You live together, dine together, and will spend the rest of your lives together, yet sleeping together poses a number of issues each night. You may be made for each other but your sleeping styles clash. To ensure a restful night’s sleep, rest your eyes on the following tips.
Buy a Big Bed
Your partner may toss, turn, and twist throughout the night. They have no idea what they’re doing, being half asleep, but you’re more than aware and awake. Sometimes the best thing to do is to create more distance between your bodies, and buying a big bed is one solution. The larger the mattress, the less likely you will influence each other’s sleep. If you have a small bedroom, it may mean having less room for furniture, but considering a significant portion of your life is spent in bed, it’s well worth sparing the room.
Create White Noise
Contrary to some assumptions, a bit of noise is conducive to a good night’s rest. Some people can’t sleep without a bit of white noise created by a fan, humidifier, television, etc. Moreover, if your partner breathes heavy or snores while they sleep, it’s going to disturb your opportunity to get some shuteye. Creating noise will drown out the sounds they are creating so you can concentrate on falling asleep.
Sturdy the Frame
If you purchase a large bed but still disturbed by the movements of your partner, you may need to fix or upgrade your bedframe. An unstable frame will make minor body adjustments seem larger and more bothersome. Another option is placing your mattress directly on the floor, which helps with stability yet not aesthetically acceptable to some. Maybe you don’t need to invest in a new frame but need to tighten a few screws on your present one. Give it a try; it could make a huge difference in stability in addition to your ability to get to sleep.
Know Each Other’s Schedules
You may go to bed early at 9pm yet your partner does not get off work until after midnight, eventually getting into bed at 1am. Their schedule may influence your ability to sleep soundly through the night. However, the way in which your partner comes home and gets into bed can change. For example, they can get undressed in another room or wait until the morning to take a shower versus creating more noise upon their nighttime arrival.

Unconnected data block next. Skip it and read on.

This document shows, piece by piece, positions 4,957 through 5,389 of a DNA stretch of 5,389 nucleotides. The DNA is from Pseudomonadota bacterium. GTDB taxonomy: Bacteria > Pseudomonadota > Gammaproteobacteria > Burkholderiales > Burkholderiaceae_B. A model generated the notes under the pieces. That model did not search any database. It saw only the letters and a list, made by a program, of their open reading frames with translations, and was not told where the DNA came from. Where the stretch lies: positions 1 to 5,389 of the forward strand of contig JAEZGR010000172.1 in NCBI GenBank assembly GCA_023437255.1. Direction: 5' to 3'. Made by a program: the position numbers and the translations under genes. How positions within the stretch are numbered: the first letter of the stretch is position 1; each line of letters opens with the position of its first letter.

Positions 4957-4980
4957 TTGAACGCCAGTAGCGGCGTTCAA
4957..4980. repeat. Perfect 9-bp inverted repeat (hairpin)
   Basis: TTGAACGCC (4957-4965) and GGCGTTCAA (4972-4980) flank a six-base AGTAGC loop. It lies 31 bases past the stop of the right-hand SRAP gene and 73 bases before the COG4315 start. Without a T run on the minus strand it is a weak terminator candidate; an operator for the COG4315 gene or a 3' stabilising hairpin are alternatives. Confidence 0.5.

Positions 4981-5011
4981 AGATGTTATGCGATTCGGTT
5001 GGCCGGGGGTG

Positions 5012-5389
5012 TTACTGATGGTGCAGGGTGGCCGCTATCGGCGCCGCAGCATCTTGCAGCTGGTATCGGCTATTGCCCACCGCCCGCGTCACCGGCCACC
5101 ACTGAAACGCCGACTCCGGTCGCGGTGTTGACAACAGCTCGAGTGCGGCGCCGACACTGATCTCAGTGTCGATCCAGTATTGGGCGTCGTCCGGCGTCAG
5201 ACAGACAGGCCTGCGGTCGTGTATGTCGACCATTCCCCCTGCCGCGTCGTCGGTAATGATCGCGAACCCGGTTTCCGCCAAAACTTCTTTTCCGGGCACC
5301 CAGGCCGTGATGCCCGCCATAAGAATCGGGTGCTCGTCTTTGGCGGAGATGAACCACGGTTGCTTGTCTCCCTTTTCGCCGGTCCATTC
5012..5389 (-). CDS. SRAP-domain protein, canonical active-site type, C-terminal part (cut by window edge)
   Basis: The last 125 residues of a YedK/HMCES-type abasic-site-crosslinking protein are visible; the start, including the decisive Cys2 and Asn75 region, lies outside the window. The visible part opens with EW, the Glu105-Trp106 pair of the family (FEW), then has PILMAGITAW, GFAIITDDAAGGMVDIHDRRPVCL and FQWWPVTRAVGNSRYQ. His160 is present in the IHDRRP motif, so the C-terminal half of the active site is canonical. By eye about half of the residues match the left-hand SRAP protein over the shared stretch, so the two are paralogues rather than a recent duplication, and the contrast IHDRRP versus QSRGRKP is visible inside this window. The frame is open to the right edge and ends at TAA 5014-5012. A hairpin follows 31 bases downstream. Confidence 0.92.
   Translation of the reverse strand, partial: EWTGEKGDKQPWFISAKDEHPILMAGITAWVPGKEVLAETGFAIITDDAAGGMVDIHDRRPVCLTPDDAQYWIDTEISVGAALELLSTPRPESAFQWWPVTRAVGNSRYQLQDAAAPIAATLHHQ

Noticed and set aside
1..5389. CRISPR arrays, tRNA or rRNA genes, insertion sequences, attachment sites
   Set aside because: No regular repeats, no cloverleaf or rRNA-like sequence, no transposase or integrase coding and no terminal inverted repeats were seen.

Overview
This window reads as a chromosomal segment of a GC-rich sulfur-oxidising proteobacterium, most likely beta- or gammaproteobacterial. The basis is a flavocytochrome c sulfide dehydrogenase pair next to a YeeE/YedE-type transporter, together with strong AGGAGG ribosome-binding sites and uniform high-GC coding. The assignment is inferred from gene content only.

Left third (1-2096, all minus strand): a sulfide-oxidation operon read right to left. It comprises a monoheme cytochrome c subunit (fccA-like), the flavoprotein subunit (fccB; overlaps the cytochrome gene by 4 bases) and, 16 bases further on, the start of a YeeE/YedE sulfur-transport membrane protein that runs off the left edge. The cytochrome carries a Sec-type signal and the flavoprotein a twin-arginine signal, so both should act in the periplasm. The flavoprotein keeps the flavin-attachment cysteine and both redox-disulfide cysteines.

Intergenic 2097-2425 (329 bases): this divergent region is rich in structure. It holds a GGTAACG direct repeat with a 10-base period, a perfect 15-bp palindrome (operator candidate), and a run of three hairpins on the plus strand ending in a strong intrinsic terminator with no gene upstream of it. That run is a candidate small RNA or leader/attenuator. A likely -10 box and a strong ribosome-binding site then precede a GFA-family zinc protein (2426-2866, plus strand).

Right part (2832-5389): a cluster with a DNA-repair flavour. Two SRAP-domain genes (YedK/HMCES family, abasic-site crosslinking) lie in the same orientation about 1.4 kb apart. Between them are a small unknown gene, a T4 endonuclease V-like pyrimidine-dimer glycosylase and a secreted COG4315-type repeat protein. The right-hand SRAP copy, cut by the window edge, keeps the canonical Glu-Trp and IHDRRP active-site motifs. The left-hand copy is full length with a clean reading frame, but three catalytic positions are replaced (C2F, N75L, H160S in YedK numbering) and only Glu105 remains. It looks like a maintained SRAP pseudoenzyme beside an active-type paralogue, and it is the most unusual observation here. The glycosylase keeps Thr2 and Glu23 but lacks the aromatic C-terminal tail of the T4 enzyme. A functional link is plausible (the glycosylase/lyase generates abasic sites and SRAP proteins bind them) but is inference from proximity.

Try an Air Bed
No, it’s not a traditional blow-up mattress. Air beds are made with vulcanized air bladders, which provide plenty of comfort and flexibility. Whether you prefer a cushy or firm mattress, you can modify the amount of air in the bed to suit your preference. Moreover, particular air beds maintain shape and don’t bow at the ends after use. Browse Night Air Beds for more information.
Separate the Blankets
It seems too simple to be a solution but it works. If the other person tosses and turns, it may not be their movement as much as their jostling of the covers and blankets that bother you, causing you to wake. Buy separate blankets so each sleeper can do as they wish with their respective covers. That way, no one is “stealing” the other’s cover or causing them to awake due to a chill. If you don’t like the look of separate blankets, dress the bed with one and reserve a second cover for when you’re actually getting to bed.
Create a Pillow Barrier
Some people are mobile sleepers, rolling over too much to the other person’s side of the bed and creating a nuisance in effect. Slow their roll or completely stop it by creating a pillow barrier down the center of the bed. Most people purchase a number of throw pillows to place on their bed for show and then throw them to the side while they sleep. Now you’ll have a functional reason to buy a number of throw pillows.
Turn Off the TV and Lights
One person may be in the habit of falling asleep to the television while another may leave a bedside lamp on so they can read before bed. Both actions may cause a nuisance to the other sleeper. Try to break bedside habits that disturb your partner or find an alternative. For example, rather than in bed, watch television in the family room until you feel sleepy.. Rather than in bed, read in the kitchen or another room.
You’re together for better or worse sleep. Try the above solutions to sleep better and avoid clashing throughout the night.
Ann Losey is a sleep psychologist who helps treat people who have sleep disorders whether because of a medical reason, stress or something else. She writes to raise awareness on the subject, and to offer help and tips for sufferers both at her clinic and a wider online audience.